What is Fat Acceptance? (sticky post!)

I’ve loaded this post with links to blogs, studies, research, and other valuable links to inform anyone who’s interested in learning the truth behind the so-called ‘obesity crisis.’

What is Fat Acceptance?: According to the Wikipedia page, Fat Acceptance is: ‘a grassroots effort to change societal attitudes towards fat, obese, and overweight people.’ That’s a good start, but of course there’s more. Fat Acceptance means different things to people but the common thread is more or less that EVERY body type is worthy of respect and basic human dignity. Fat activists fight for the normalization of fat bodies into mainstream society. It’s not saying that fat is better, it’s not demonizing being thing, it’s just the simple acknowledgment that fat bodies are here and they’re never going away, and that people in fat bodies are just that–people.

But isn’t that glorifying/encouraging obesity?: The entire concept of ‘glorifying obesity’ is utter crap. This is usually said when a picture of a happy fat person is seen. No one is glorifying or encouraging anything but refusing to hate your body no matter what it looks like. Even the parts that don’t work, even the parts you’d like to change. It’s being allowed to love and appreciate your body RIGHT NOW.

But being fat is unhealthy!: No. It’s not. Being unhealthy is unhealthy. But if you’re going to judge someone’s health by their BMI (which is a completely invalid measure of health) or how much space they take up on the subway, you’re completely missing the point. There’s a stigma in today’s society that all fat people lack self-control, don’t care about themselves, only eat fatty foods, and a bevy of other stereotypes. My blog serves to remind us all that these stereotypes do not encompass all fat bodies, and even if they did, that doesn’t mean that there’s anything wrong with fat people.

That’s bullshit. Don’t you watch the news? Obesity is linked to high cholesterol, diabetes, heart disease, (etc., etc., etc.): Well, the entire world believed the sun revolved around the earth for how many thousands of years? Just because you’ve heard something your entire life, or it seems like common sense, doesn’t make it true. Common sense is easy (and often wrong). Backing up common sense with valid research isn’t so easy.

What I celebrate more than anything is body autonomy. The importance of making people aware that it’s not okay to judge other people’s bodies. You cannot assume simply from looking at a person how healthy they are. Even if you could, it’s not your job, your place, or your right to comment or judge them on it. Every person owns a body, and they are completely entitled to do whatever they want with it. Unless they’re asking for your help, there is no need to comment.

Speaking of health, there are so many facets to healthy living, and physical health is only one part of the equation. Mental health, emotional health, spiritual health, those are just a few of the many parts of wellness that anyone needs. And it is up to every individual person to decide what that means for themselves!

Do you have to be fat to be involved in Fat Acceptance?: No! I think it’s important that people who aren’t fat include themselves in fat acceptance. I highly stress intersectionality, and fat bodies are a marginalized population. I think that ALL bodies are good bodies. Fat, skinny, tall, short, disabled, scars, cellulite, you name it. There’s no size requirements you have to be to agree that all bodies deserve respect. That being said, the quickest way to invalidate the struggle of one body type is to put down another body type. You will never see any of the ‘real women have curves’ or ‘she looks anorexic, she should eat a sandwich’ comments on this blog. ALL bodies are good bodies, ALL bodies deserve respect. There is NO WRONG WAY to have a body.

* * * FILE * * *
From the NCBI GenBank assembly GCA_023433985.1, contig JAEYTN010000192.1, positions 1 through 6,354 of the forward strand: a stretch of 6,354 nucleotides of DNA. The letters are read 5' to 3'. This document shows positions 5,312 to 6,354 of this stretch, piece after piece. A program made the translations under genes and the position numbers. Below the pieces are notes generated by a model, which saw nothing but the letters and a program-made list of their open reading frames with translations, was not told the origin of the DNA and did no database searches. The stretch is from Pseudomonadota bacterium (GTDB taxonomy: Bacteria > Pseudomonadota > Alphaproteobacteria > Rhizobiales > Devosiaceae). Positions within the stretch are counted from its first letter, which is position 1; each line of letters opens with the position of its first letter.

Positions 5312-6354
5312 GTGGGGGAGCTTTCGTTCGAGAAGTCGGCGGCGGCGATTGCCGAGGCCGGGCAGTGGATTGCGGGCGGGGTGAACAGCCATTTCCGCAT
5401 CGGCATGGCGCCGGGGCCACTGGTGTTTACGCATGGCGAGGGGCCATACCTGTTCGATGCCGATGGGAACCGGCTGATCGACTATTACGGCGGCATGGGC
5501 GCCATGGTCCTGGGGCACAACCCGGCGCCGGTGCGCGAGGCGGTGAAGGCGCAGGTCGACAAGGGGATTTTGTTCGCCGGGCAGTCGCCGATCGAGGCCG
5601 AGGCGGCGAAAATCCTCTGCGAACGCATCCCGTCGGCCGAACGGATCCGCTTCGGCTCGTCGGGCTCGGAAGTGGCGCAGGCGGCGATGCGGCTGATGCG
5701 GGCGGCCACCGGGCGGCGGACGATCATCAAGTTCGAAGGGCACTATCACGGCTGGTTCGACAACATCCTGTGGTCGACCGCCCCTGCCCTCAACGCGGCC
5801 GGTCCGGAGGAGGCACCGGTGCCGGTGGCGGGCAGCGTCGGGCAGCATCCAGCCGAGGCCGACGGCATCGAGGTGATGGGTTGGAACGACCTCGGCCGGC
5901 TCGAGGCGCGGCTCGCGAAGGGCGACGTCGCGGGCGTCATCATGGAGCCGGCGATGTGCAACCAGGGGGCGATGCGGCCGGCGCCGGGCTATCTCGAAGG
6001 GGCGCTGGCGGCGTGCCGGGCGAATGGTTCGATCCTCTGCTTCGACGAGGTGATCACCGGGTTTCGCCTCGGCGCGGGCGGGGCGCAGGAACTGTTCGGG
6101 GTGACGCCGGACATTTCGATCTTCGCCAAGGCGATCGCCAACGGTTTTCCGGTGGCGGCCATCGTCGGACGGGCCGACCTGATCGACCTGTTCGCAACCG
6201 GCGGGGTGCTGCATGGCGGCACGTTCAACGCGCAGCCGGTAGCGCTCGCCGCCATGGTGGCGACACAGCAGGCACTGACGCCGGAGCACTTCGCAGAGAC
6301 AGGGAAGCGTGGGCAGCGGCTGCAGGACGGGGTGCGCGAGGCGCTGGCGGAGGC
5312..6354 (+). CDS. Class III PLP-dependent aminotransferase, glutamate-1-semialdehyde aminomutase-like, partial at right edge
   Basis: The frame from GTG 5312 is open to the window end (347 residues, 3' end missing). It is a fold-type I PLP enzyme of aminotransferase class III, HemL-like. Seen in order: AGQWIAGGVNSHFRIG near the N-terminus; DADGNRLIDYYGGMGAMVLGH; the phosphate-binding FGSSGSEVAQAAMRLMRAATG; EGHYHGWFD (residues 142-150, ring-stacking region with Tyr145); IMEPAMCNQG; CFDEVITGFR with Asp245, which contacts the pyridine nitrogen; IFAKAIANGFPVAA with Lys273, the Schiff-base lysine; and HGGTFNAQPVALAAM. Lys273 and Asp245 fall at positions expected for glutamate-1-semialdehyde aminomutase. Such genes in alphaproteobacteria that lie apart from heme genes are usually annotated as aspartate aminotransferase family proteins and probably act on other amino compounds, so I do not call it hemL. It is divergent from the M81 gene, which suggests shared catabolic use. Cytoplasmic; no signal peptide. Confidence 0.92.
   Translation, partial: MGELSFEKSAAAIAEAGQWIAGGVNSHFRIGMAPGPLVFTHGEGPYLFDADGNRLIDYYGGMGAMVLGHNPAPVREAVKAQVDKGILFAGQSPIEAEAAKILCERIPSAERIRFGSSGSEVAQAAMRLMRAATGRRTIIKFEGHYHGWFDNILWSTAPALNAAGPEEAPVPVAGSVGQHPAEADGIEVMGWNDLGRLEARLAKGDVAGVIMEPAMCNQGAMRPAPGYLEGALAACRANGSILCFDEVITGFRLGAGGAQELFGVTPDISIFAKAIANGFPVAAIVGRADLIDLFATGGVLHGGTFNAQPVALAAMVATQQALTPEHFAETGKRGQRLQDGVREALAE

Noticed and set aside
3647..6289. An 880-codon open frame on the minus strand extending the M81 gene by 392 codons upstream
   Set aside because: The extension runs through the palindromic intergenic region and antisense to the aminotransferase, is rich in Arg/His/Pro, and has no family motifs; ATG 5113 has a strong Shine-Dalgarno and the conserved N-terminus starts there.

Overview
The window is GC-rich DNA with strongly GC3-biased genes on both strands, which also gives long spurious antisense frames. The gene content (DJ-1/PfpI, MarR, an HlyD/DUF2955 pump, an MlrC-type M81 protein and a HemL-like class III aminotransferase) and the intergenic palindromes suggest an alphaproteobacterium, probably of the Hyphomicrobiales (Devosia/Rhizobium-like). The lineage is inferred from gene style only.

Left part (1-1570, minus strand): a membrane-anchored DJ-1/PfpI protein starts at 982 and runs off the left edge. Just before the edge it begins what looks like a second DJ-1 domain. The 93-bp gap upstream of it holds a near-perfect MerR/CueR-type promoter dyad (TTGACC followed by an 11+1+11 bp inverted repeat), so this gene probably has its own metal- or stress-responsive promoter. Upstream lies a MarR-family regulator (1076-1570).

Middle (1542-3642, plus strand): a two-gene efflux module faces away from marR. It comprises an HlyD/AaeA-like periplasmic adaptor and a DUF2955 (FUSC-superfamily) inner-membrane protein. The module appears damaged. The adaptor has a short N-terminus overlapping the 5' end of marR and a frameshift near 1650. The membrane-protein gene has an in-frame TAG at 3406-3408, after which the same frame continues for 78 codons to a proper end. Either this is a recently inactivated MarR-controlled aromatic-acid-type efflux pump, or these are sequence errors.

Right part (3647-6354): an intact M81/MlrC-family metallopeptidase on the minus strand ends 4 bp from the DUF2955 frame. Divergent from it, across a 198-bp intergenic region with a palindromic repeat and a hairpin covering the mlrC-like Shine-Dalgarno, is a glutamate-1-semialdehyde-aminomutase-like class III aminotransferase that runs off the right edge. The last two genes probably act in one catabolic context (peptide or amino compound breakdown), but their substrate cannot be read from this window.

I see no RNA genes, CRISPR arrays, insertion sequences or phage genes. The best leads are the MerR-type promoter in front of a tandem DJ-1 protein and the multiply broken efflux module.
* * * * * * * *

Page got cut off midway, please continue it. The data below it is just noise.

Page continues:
Are there any other resources you recommend for more information on Fat Acceptance?: Absolutely. Here are some of my favorites:



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6 Responses to What is Fat Acceptance? (sticky post!)

  1. Pingback: The Health Conundrum. | Adipose Activist

  2. Ellen says:

    Hi! I’ve had a really bad day, but now when I found your blog it made me feel a lot happier. I’m a big girl and I’m in love in your blog now. This is the blog I’ve been searching for a long time.Thank you for being such a great role-model. Lots of love from Ellen!

  3. your blog says:

    I do not even know how I ended up here, but I thought this post was great.

    I don’t know who you are but definitely you’re going to a
    famous blogger if you aren’t already 😉 Cheers!

  4. Ro says:

    That’s a great blog. I am average size but I always find it really upsetting when people judge other people because of their size and especially if ‘fat’ is used as a derogatory term. So I think you blog is great work!

  5. earl kluue says:

    I have a friend. Really good guy. He was heavy all of his life, over 300 pounds until he reached his late 20s, when he realized he was dying. He was developing high blood pressure, had no energy, achy joints and a general feeling of self-loathing. He told me he rarely took pictures of himself growing up because he hated his appearance. That was 3 years ago.

    Today, my friend weighs 175 pounds. How? He admitted he was fat and unhealthy, learned to control his eating habits, exercised and ran; in fact today, he’s running in a 13K marathon. He now loves to run marathons. He stopped making excuses. Hard, hard work, but worth it.

    Oh, and did I mention he’s happier than he’s ever been?

    He simply didn’t want to end up like his mom, whose obesity was a factor in the congestive heart failure that killed her.

    I don’t expect you.to post this but you need to hear it nonetheless.

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